Please use this identifier to cite or link to this item: https://doi.org/10.1016/j.buildenv.2005.05.007
DC FieldValue
dc.titleDevelopment of ventilation design strategy for effective removal of pollutant in the isolation room of a hospital
dc.contributor.authorCheong, K.W.D.
dc.contributor.authorPhua, S.Y.
dc.date.accessioned2013-10-14T04:36:31Z
dc.date.available2013-10-14T04:36:31Z
dc.date.issued2006
dc.identifier.citationCheong, K.W.D., Phua, S.Y. (2006). Development of ventilation design strategy for effective removal of pollutant in the isolation room of a hospital. Building and Environment 41 (9) : 1161-1170. ScholarBank@NUS Repository. https://doi.org/10.1016/j.buildenv.2005.05.007
dc.identifier.issn03601323
dc.identifier.urihttp://scholarbank.nus.edu.sg/handle/10635/45636
dc.description.abstractThis paper investigates the airflow and pollutant distribution patterns in a "negative pressure" isolation room by means of objective measurement and computational fluid dynamics (CFD) modeling based on three ventilation strategies. An effective ventilation system is crucial to protect doctors, nurses and other health-care workers from patients with infectious disease. In the preliminary study with Strategy 1, the isolation room has two air supply diffusers and two extract grilles mounted on the ceiling. Strategy 2 retains the air supply diffusers in Strategy 1 but relocates the two extract grilles to the wall behind the bed at 0.3 m above the floor level. Strategy 3 has the same layout as Strategy 2 except the ceiling diffusers are replaced by supply grilles and relocated closer to the wall behind the bed. The results show that the low-level extraction technique adopted in Strategies 2 and 3 is very effective in removing pollutant at the human breathing zone as compared to extraction at ceiling level in Strategy 1. It is found that Strategy 3 has the best pollutant removal efficiency with the supply air grilles delivering a laminar flow of outside air to the occupant with minimal entrainment of the air in the room. It is observed that the ventilation strategies and furniture layout have great influence on the airflow and pollutant distribution patterns in the isolation room. Design strategies of isolation room are formulated based on the results and observations made in this study. © 2005 Elsevier Ltd. All rights reserved.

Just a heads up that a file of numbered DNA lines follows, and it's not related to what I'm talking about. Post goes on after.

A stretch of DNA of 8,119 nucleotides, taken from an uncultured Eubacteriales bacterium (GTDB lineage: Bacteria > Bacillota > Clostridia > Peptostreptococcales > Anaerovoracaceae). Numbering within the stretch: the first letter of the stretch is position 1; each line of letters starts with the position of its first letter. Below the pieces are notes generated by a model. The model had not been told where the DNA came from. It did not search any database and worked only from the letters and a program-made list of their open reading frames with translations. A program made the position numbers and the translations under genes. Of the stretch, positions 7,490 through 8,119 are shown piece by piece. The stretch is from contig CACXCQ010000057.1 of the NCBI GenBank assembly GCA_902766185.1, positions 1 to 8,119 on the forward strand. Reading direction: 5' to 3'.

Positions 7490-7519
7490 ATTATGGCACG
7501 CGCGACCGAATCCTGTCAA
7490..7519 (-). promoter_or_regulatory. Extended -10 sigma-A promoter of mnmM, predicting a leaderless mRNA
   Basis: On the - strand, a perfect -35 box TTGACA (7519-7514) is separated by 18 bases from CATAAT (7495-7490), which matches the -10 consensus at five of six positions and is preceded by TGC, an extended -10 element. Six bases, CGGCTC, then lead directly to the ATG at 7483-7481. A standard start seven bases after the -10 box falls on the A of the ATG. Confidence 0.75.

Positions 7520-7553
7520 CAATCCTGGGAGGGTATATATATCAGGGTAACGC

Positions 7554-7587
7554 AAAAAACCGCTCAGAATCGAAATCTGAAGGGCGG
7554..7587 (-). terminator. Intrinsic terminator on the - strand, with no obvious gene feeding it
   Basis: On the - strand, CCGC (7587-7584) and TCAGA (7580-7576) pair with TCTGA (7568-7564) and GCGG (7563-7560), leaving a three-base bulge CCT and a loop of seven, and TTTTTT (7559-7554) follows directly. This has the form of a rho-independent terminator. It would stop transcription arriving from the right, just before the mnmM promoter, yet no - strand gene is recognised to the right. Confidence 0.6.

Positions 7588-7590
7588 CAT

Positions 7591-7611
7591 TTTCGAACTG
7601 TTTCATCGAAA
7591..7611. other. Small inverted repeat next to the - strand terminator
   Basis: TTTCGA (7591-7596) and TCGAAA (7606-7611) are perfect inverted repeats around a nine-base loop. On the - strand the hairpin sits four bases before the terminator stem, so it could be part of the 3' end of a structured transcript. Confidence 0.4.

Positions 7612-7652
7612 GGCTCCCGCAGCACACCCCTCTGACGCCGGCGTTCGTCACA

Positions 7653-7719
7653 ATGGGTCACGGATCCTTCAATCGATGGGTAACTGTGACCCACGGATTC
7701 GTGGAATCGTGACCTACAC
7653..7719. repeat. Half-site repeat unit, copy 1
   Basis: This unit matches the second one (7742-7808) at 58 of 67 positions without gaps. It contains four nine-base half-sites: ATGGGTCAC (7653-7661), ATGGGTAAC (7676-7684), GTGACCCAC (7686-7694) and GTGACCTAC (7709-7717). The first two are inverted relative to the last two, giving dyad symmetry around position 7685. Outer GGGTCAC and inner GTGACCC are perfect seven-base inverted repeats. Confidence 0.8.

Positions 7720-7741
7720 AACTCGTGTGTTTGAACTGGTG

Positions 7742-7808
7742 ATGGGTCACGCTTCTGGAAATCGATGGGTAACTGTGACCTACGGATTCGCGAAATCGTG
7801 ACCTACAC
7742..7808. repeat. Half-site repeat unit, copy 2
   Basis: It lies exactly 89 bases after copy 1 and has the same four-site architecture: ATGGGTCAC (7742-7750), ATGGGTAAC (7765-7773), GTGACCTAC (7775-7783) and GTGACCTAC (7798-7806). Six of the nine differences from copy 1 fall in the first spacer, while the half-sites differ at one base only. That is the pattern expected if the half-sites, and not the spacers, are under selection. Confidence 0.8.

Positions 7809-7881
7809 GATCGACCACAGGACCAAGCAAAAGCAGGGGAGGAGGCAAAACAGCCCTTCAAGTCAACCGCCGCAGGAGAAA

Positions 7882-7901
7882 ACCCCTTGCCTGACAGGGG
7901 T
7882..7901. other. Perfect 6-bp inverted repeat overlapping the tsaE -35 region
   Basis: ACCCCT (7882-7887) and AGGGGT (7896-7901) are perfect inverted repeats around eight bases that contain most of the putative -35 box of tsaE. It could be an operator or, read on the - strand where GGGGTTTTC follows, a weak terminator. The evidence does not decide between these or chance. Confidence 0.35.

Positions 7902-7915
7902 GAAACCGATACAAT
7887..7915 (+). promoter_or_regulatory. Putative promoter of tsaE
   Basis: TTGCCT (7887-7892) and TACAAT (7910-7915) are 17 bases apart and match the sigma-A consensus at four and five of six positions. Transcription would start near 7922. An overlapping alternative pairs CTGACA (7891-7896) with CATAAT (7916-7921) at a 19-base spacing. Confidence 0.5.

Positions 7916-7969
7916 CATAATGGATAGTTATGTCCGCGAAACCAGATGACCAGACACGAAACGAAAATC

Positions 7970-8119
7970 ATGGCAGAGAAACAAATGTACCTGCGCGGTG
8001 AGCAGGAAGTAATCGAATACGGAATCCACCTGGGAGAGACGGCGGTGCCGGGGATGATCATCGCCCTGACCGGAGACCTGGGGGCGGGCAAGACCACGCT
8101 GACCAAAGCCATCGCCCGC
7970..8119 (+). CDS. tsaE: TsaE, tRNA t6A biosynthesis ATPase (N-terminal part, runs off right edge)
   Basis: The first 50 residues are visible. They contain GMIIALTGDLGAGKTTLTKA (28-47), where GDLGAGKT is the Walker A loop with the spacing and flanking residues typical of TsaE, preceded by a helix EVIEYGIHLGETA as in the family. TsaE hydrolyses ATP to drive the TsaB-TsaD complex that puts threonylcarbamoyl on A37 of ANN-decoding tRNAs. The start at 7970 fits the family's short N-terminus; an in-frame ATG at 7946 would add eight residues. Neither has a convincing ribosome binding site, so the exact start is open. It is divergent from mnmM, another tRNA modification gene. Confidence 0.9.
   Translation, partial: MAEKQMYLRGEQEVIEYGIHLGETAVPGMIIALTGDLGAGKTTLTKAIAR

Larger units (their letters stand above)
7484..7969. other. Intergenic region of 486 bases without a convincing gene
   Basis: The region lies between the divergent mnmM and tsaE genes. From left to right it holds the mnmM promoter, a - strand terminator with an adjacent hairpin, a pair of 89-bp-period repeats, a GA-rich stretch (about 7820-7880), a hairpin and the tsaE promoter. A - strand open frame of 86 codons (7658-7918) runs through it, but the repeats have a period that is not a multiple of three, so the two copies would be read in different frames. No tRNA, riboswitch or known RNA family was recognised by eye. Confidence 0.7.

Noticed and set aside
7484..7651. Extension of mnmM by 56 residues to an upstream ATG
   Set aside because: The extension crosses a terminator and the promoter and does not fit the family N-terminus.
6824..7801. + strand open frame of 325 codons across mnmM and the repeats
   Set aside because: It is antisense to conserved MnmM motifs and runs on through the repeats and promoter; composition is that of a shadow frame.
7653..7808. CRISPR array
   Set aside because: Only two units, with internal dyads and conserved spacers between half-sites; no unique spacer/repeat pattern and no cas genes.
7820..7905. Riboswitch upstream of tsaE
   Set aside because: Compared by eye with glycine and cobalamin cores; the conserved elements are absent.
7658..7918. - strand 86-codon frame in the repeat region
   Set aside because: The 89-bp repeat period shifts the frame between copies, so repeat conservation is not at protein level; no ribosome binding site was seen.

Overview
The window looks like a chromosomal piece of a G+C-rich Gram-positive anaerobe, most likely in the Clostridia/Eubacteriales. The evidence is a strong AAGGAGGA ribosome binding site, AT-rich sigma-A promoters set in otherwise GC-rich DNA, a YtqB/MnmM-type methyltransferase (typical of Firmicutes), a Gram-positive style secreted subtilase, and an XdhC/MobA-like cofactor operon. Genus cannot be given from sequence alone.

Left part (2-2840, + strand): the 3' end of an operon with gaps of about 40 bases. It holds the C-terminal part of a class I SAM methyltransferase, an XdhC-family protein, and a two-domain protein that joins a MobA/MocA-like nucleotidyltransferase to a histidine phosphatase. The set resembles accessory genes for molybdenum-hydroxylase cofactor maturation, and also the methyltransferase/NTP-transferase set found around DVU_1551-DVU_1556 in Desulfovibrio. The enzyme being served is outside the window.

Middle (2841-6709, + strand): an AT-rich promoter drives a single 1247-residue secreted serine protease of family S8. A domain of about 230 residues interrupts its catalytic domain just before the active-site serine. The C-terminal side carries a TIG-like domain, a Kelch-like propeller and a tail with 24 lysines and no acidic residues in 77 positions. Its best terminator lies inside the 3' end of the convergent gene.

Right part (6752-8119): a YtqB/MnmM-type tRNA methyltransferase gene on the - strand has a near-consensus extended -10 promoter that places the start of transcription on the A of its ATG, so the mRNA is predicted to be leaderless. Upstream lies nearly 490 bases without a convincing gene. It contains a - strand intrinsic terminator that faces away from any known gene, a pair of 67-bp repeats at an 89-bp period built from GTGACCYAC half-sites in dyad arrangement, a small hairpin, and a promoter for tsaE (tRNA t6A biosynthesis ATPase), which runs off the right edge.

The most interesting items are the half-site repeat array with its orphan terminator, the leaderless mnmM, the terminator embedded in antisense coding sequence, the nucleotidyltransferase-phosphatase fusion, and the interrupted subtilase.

dc.description.urihttp://libproxy1.nus.edu.sg/login?url=http://dx.doi.org/10.1016/j.buildenv.2005.05.007
dc.sourceScopus
dc.subjectAirflow
dc.subjectHospital
dc.subjectIsolation
dc.subjectModeling
dc.subjectPollutant
dc.subjectVentilation
dc.typeArticle
dc.contributor.departmentBUILDING
dc.description.doi10.1016/j.buildenv.2005.05.007
dc.description.sourcetitleBuilding and Environment
dc.description.volume41
dc.description.issue9
dc.description.page1161-1170
dc.description.codenBUEND
dc.identifier.isiut000237614200003
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